These two small letters heralded the beginning of online communication This paper log for Interface Message Processor shows the very first online communication. (Wiki Commons/FastLizard4)
These two small letters heralded the beginning of online communication
Lexile

Letters have been sent from one person to another. They have been sent through the Internet. This has happened since 1969. The number of letters is uncountable.  

They were sent on many platforms. Those included ARPANET message boards. It included AOL Instant Messenger. This platform is now gone. Lastly it includes Slack. This platform is now popular. 

It might be hard to believe, but this communication revolution started with two letters.

It was late at night. It was October 29, 1969. The first message was sent over the Internet. The date is now celebrated as International Internet Day.

Two groups of researchers were working. They were in two separate facilities. They sat before simple computer terminals. They were on the phone. They were making yet another attempt at talking to each other. Their planned first transmission wasn’t anything too fancy. That's according Len Kleinrock. He headed the UCLA lab engaged in the research. That's what he told Guy Raz for NPR. But it turned out to be amazing anyways.

The UCLA researchers were trying to transmit the message “login.” They meant login command. They were sending it to the computer at Stanford. Charley Kline sent the initial transmission from UCLA. He said they’d tried this before. But they had no success. But this time, something happened. 

“The first thing I typed was an L,” he told NPR. Stanford computer scientist Bill Duvall said over the phone that he’d received it. He typed the O. It also went through. Then came the G. “And then he had a bug and it crashed.”

They kept working. They successfully transmitted the whole word. That happened later that night. It came after some tinkering. Then they went home to get some sleep. They had no way of knowing what would ensue because of this development.

“We should have prepared a wonderful message,” Kleinrock told Raz. It would have placed them in the tradition of discoverers who had brief statements. These include “What hath God wrought.” It also includes “a giant leap for mankind.” Samuel Morse, Neil Armstrong and the others “were smart. They understood public relations. They had quotes ready for history.”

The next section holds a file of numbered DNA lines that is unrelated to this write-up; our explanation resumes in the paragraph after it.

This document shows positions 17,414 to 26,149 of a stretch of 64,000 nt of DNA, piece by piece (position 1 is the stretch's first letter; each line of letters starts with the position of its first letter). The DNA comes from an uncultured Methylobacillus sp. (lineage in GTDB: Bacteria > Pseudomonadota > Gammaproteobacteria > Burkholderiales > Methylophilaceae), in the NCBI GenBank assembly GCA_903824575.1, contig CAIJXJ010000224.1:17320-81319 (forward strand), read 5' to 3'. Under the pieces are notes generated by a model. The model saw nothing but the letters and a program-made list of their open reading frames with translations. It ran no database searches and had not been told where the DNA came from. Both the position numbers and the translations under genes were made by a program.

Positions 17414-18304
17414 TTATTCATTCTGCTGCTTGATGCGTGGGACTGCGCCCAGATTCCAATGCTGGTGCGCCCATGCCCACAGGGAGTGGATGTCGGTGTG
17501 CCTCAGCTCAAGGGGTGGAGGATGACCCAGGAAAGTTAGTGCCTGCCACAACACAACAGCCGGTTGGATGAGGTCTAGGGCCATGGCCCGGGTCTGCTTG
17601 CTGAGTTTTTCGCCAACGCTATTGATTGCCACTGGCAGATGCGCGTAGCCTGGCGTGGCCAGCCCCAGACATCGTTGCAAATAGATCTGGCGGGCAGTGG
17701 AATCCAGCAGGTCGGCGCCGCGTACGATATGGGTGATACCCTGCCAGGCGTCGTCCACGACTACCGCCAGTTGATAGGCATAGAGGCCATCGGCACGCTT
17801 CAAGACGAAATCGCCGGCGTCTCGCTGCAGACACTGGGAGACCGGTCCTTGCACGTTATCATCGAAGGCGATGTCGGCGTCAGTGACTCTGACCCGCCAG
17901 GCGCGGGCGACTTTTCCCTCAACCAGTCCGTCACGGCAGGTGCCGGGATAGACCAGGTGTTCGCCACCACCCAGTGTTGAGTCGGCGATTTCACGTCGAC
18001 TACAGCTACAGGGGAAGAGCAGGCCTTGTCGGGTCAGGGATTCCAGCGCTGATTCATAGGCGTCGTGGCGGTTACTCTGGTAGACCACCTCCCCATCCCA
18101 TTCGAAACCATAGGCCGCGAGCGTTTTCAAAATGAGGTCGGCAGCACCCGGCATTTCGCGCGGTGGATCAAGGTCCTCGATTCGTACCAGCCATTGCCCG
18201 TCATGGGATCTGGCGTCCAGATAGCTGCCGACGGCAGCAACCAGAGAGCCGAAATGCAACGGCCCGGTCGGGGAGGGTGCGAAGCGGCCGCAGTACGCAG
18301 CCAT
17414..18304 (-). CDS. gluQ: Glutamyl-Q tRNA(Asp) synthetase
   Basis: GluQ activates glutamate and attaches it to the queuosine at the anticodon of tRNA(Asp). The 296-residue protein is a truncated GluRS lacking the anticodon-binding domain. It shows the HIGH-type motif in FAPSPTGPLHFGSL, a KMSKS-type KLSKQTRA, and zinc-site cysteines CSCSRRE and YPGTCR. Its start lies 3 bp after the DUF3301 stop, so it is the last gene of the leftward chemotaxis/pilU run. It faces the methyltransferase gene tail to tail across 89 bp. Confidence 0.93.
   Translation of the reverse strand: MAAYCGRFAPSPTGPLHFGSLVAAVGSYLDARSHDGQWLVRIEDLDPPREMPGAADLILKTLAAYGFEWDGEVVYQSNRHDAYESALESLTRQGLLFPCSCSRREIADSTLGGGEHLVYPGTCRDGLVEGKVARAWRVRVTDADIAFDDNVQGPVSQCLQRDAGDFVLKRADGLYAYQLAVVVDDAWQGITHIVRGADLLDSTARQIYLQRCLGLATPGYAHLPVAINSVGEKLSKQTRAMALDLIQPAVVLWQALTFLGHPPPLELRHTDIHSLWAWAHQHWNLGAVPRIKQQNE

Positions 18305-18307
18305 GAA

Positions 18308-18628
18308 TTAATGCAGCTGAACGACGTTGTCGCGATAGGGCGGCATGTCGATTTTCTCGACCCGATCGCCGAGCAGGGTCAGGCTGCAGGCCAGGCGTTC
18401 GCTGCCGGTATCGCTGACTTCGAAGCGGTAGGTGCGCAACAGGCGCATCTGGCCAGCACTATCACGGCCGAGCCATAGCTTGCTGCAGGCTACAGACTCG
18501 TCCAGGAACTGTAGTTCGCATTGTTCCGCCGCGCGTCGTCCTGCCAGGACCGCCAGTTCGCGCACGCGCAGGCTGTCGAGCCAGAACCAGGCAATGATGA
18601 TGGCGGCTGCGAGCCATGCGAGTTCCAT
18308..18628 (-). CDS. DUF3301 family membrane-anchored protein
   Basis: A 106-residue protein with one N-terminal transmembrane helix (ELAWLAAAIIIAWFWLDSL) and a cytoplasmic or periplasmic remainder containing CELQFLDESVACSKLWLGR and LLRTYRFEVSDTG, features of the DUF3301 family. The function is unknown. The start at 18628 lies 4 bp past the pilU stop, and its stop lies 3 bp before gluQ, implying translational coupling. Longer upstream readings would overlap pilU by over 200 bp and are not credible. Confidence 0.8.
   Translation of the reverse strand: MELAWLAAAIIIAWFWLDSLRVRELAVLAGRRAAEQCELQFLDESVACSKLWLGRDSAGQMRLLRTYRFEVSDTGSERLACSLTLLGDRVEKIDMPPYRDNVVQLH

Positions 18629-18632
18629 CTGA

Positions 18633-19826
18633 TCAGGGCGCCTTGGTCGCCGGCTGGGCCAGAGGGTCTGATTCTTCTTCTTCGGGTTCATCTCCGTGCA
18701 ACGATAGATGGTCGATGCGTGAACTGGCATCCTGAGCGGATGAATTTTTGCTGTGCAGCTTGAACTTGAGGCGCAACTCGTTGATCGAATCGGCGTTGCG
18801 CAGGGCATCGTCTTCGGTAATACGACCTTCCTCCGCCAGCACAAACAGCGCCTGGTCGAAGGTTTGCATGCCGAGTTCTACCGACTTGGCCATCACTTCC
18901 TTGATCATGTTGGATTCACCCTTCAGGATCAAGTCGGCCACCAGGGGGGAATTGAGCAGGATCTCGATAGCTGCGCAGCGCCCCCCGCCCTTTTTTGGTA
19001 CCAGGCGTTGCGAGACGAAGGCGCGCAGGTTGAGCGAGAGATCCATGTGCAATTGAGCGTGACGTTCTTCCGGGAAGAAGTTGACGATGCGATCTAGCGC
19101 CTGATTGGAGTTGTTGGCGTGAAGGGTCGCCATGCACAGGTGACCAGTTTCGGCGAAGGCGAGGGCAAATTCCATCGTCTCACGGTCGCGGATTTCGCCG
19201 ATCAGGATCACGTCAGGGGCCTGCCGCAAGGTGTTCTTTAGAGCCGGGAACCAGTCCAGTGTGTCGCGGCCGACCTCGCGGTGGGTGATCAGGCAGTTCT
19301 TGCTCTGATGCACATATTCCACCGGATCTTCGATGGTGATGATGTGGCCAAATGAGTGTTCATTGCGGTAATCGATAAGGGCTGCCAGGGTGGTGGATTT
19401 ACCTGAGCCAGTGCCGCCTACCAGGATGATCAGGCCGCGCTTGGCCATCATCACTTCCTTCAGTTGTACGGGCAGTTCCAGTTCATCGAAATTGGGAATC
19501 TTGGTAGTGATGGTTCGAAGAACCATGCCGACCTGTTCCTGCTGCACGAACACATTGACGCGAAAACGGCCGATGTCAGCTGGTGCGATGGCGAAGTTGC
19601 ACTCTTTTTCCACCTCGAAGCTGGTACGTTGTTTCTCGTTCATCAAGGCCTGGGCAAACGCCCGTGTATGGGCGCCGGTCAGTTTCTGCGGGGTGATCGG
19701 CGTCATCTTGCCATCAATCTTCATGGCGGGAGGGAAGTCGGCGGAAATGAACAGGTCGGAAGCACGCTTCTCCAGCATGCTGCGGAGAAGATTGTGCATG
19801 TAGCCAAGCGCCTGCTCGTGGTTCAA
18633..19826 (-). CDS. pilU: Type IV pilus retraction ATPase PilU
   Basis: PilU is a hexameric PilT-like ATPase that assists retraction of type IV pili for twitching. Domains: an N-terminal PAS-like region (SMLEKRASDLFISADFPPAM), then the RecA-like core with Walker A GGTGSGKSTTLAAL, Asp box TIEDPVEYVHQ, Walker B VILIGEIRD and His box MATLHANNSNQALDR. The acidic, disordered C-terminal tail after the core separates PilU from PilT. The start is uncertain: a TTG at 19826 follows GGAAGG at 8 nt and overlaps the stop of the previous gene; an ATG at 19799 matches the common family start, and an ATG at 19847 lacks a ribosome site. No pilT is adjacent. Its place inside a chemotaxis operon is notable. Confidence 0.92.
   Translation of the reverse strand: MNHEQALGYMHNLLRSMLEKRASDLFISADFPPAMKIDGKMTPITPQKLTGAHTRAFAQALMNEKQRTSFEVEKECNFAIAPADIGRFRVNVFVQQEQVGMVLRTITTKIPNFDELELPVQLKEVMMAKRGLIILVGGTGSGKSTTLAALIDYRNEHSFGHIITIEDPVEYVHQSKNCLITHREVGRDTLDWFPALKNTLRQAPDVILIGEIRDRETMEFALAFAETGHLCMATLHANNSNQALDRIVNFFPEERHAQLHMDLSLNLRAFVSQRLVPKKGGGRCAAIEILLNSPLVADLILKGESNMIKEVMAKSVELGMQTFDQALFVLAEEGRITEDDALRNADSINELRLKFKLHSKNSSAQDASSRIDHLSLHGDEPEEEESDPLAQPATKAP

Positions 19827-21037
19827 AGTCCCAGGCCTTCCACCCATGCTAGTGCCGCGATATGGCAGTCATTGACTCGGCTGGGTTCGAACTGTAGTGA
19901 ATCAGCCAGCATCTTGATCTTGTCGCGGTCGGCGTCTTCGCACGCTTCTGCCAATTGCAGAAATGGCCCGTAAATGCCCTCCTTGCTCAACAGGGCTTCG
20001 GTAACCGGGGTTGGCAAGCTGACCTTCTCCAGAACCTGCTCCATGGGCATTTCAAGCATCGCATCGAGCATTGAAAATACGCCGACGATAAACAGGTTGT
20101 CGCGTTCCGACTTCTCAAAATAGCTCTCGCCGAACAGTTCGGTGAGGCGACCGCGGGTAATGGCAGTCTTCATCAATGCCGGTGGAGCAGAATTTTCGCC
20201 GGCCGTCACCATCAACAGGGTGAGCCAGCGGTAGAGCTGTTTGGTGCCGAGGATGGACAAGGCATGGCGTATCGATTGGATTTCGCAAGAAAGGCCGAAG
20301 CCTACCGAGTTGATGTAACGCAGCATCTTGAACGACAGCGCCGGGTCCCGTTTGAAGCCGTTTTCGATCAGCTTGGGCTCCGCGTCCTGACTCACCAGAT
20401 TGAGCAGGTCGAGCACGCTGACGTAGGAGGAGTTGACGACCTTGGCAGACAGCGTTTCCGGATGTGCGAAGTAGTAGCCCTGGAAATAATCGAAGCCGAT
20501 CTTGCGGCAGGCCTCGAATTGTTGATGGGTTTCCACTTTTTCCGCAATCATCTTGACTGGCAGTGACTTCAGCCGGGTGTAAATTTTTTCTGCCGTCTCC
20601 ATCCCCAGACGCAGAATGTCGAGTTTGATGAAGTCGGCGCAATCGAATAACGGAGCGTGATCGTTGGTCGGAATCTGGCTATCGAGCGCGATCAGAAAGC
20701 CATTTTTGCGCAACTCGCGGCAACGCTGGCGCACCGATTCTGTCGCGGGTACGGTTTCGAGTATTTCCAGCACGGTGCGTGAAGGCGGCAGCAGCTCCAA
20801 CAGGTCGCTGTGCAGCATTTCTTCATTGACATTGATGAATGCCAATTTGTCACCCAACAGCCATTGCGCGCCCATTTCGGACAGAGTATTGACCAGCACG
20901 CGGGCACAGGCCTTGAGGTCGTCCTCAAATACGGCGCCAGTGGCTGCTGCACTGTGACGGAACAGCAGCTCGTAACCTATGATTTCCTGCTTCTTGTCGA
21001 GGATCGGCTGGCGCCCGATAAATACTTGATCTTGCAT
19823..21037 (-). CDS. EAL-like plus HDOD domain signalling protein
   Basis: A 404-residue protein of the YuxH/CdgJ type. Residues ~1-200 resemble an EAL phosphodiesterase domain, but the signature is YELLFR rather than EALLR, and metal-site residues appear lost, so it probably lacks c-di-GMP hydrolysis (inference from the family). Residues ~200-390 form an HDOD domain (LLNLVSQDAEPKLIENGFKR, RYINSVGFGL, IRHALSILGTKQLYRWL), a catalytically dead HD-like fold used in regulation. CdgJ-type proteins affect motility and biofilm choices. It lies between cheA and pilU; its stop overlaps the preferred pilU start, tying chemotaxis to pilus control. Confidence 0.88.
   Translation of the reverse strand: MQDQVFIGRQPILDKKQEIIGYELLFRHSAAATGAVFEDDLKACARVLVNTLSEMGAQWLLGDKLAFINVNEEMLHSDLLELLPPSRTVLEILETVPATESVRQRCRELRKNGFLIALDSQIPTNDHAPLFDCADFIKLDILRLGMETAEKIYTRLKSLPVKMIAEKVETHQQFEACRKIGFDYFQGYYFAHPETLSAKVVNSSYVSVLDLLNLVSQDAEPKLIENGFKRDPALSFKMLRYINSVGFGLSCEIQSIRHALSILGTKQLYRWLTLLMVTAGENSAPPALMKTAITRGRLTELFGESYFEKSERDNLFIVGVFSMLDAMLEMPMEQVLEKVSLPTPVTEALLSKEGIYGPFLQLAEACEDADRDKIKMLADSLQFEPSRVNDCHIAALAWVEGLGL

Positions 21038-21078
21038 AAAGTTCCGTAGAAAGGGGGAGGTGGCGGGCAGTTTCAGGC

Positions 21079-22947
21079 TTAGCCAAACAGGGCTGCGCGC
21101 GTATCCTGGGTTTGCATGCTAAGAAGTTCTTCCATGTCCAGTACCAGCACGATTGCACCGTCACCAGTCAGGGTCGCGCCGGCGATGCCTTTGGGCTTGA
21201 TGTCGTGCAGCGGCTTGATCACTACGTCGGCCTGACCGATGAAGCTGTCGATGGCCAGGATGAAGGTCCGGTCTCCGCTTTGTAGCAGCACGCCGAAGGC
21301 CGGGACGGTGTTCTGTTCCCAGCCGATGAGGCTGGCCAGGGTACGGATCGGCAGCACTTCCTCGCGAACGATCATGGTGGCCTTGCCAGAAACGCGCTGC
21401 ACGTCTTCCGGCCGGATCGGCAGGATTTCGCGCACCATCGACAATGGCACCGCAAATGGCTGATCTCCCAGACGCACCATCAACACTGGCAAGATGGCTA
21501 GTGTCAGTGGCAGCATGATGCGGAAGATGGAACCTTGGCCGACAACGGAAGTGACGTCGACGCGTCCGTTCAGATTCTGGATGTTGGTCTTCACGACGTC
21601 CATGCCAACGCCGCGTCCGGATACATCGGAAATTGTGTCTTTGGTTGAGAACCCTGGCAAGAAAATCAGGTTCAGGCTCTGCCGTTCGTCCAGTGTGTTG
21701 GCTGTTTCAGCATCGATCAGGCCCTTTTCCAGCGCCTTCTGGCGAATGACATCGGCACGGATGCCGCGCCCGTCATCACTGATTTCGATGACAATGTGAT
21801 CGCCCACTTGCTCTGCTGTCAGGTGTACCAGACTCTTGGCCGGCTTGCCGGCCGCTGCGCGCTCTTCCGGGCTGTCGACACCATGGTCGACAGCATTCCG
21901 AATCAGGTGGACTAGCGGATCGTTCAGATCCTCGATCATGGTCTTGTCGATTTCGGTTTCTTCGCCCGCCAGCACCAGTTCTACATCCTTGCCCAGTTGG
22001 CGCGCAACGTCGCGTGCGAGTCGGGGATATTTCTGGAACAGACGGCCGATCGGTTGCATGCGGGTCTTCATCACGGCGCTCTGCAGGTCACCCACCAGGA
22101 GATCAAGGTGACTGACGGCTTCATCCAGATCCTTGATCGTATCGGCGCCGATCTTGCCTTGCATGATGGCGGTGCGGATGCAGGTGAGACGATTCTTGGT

But they sent “lo.” It was an accidentally shortened first transmission. But it would have to do. It actually works quite well. Merriam-Webster defines the word. It says it is an exclamation. It is “used to call attention or to express wonder or surprise.” It has a history of use. It dates back as far as the 12th century. 

It has predecessor. It is the Middle English “la.” It goes back even farther. According to the Oxford English Dictionary, “la” can be found in Beowulf. It is also in the Ormulum. Its more modern incarnation is found in the King James Bible. It is in the first scene of Hamlet. And it is in Tennessee Williams’s A Streetcar Named Desire. These are just a few examples.   

What the teams at UCLA and Stanford had pioneered was the ARPANET. It was the predecessor to the Internet. It has come to contain all of the above texts. It also has many, many more pedestrian statements. It could be found at 19 research institutions by the spring of 1971. That’s according to Leo Beranek. He was writing for the Massachusetts Historical Review. It only spread from there. 

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CRITICAL THINKING QUESTION
What do you think the future has in store for the Internet? Will there be any big changes?
Write your answers in the comments section below


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